Terrance Curtain has attended a few different demonstrations around Cleveland since the death of George Floyd, a black man, at the hands of a white police officer in Minneapolis.

Sometimes, the pastor and assistant school principal speaks about racial inequality. Sometimes, he leads the crowd in chants.

But when he started thinking about how he wanted to mark Juneteenth this year, he imagined something different.

Peaceful, student-led protests have been a powerful force for change throughout American history.

In 1925, for example, students at Fisk University staged a 10-week protest to speak out against the school's president, who didn't want students starting a chapter of the N.A.A.C.P. In 1940, almost 2,000 students protested after New York University decided to pull a black player from its football roster to accommodate the University of Missouri's segregationists.

And campus-based protests, including against racism, were a major lever of social change in the 1960s.

Adrienne Hood is the mother of Henry Green, who was killed by plainclothes Columbus Police officers about four years ago.
Nick Evans / WOSU

Adrienne Hood's son Henry Green died in 2016 when two plainclothes Columbus Police officers shot him in a South Linden neighborhood.

Four years after Green's killing, Hood has mixed feelings about the police reforms being proposed by Gov. Mike DeWine and other local leaders.

In the wake of the massive turnout at anti-racism demonstrations around the country, public health officials are encouraging protesters to get tested for the coronavirus. As purely precautionary testing has become more common, some insurance companies are arguing they can't just pay for everyone who's concerned about their risk to get tested.

The team overseeing Cleveland’s police reform agreement will review the department’s handling of local demonstrations prompted by the death of George Floyd.

Monitor Hassan Aden notified city leaders of the review in a memo dated June 17 and filed in federal court Thursday. The review will examine preparations for the protests, community engagement, arrests and uses of force, Aden wrote.

Franklin County jail in downtown Columbus.
Paige Pfleger / WOSU

A small group of lawyers and activists known as the Columbus Freedom Fund has received tens of thousands of dollars in donations to bail out protesters arrested during recent demonstrations. The group's sudden rise to prominence, however, has raised questions: Who are they, and how exactly are they using the money?

Columbus State Community College

Columbus State Community College announced Tuesday that it will "dismantle and store" a statue of Christopher Columbus on its downtown campus.

After almost three weeks of demonstrations following the death of George Floyd while in Minneapolis police custody, America seems to be at a threshold moment.

Polling shows attitudes shifting more in favor of protesters and embracing the potential for change when it comes to how policing is done in this country.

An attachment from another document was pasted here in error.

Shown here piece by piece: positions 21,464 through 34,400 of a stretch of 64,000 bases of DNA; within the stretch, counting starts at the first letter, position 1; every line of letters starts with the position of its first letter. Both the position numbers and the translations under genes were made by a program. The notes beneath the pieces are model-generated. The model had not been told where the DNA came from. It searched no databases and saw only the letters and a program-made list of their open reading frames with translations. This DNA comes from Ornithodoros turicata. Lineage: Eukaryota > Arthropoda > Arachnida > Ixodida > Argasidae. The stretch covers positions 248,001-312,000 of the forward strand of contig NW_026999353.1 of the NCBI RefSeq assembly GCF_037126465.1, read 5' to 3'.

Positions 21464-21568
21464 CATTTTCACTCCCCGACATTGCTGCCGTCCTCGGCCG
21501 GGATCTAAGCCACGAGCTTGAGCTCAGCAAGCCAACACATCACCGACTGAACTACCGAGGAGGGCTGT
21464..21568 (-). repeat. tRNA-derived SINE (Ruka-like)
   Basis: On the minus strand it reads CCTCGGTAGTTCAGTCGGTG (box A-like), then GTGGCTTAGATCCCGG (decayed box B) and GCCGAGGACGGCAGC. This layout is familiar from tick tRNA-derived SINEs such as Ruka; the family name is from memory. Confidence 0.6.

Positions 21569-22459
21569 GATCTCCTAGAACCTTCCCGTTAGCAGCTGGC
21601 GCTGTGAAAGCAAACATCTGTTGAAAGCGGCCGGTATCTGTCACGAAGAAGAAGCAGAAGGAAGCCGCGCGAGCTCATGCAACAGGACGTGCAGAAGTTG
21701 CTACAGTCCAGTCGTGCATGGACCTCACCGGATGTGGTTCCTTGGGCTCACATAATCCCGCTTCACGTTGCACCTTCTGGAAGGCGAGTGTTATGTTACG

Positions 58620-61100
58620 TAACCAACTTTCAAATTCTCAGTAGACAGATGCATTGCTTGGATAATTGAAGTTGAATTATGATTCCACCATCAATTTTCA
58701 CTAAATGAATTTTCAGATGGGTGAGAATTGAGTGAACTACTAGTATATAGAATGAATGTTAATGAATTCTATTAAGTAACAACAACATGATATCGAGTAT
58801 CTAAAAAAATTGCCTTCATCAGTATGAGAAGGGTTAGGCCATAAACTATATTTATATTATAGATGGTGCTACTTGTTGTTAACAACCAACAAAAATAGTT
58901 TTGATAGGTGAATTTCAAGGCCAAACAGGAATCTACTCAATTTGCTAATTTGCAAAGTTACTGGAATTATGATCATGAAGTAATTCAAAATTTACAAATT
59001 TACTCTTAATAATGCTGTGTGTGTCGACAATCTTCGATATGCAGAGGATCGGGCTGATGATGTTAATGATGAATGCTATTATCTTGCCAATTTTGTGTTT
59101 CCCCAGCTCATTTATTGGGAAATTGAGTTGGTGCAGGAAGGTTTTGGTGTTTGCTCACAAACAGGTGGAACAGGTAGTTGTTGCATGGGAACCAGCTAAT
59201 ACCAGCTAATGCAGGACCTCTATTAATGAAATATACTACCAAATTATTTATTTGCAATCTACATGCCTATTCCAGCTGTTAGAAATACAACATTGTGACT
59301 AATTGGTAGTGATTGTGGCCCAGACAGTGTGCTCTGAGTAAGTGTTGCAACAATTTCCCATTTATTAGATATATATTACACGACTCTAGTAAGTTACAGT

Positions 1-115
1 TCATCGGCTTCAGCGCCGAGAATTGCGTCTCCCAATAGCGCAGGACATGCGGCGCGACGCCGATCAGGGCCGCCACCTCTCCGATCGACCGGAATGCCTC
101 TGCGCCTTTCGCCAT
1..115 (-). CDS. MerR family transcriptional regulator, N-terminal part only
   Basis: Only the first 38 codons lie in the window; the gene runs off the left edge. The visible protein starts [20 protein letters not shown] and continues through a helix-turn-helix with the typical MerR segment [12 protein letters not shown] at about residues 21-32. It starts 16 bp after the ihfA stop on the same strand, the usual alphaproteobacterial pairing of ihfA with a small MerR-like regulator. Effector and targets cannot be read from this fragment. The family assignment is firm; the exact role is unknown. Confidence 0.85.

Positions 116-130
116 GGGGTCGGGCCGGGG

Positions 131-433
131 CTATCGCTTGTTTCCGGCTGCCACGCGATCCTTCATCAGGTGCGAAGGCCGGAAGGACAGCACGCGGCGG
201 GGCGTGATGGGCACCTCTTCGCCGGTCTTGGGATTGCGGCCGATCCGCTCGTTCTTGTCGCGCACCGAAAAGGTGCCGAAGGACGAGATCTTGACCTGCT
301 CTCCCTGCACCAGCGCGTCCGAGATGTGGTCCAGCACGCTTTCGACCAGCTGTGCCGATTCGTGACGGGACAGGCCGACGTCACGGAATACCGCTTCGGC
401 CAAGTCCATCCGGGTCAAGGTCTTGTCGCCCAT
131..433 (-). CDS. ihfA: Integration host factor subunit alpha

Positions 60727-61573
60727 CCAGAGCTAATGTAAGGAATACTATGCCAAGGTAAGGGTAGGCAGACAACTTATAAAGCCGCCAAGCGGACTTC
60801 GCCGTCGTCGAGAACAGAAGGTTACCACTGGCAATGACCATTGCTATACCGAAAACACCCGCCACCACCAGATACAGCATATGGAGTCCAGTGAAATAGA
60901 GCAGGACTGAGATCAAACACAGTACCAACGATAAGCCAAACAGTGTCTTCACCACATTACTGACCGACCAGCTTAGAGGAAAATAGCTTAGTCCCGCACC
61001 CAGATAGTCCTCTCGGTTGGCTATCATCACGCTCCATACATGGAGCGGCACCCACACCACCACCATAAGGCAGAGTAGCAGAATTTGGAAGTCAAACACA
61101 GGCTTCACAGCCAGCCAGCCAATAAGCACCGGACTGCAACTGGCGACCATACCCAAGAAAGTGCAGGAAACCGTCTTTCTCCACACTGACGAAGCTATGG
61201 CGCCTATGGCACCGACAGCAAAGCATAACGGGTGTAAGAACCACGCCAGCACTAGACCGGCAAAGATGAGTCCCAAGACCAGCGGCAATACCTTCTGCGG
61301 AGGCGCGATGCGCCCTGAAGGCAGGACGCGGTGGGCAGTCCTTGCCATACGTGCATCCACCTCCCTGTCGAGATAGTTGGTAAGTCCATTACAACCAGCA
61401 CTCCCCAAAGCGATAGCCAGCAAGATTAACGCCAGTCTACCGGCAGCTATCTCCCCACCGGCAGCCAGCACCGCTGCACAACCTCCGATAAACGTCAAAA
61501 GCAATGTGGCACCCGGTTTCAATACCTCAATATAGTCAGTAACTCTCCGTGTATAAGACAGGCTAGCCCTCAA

Police departments in at least half a dozen states have already moved to make reforms, but when it comes to sweeping national change, it's not clear how far Washington will go.

As demonstrators gathered around the White House last weekend, Howard University law student Tope Aladetimi leaned her cardboard protest sign against the street median and took a load off her feet. She had already been out protesting for a few hours, and the temperature was climbing into the 90s.

"There's a power in using your body, and actually physically being here," Aladetimi said. "Oftentimes, our voices aren't heard and this is the only way we're able to get our message across."

Domonique Dille, a Howard law school classmate, feels an urgency to this moment.

Adrienne Hood is the mother of Henry Green, who was killed by plainclothes Columbus Police officers about four years ago.
Nick Evans / WOSU

Hundreds of people in red shirts gathered at Columbus City Hall on Friday for a march to the Statehouse in honor of families who have lost loved ones during police encounters. 

Columbus Police used tear gas to disperse protesters on May 31, soon after arriving downtown.
Paige Pfleger / WOSU

Exercise restraint. Use only the minimum amount of lawful force. Do not show anger.

Every officer in training in Ohio is taught crowd control policies, outlined in a document that Columbus Police Chief Tom Quinlan helped write. Following recent demonstrations over police violence, however, protesters question if Quinlan’s officers followed those guidelines.

More than 20 Ohio state legislators are calling for an end to the use of tear gas and other chemical agents to disperse crowds at protests in the state.

The group of Democratic lawmakers signed a letter to the governor saying tear gas and other chemical agents can cause dangerous health effects such as respiratory failure, blindness and miscarriages.

They also said they’re concerned it could exacerbate the spread of the coronavirus.

Police in riot gear in front of a protest at the Ohio Statehouse.
Jo Ingles / Statehouse News Bureau

Columbus City Council hosted a hearing Wednesday afternoon to review how police are implementing recommended reforms from the city's Community Safety Advisory Commission.

Protesting during a pandemic likely leaves participants with at least two questions: Did I get infected? And might I be putting others at risk?

Given that COVID-19 has an incubation time of up to two weeks, experts say it will take a couple of weeks before the impact of the protests on community transmission is known. But in the meantime, there are critical steps you can take to minimize the risks to yourself and those you live with.

With Congress exploring legislation that would reshape what policing should look like in America following the death of George Floyd, the head of the nation's largest law enforcement union says he agrees with the growing consensus over the need for reform.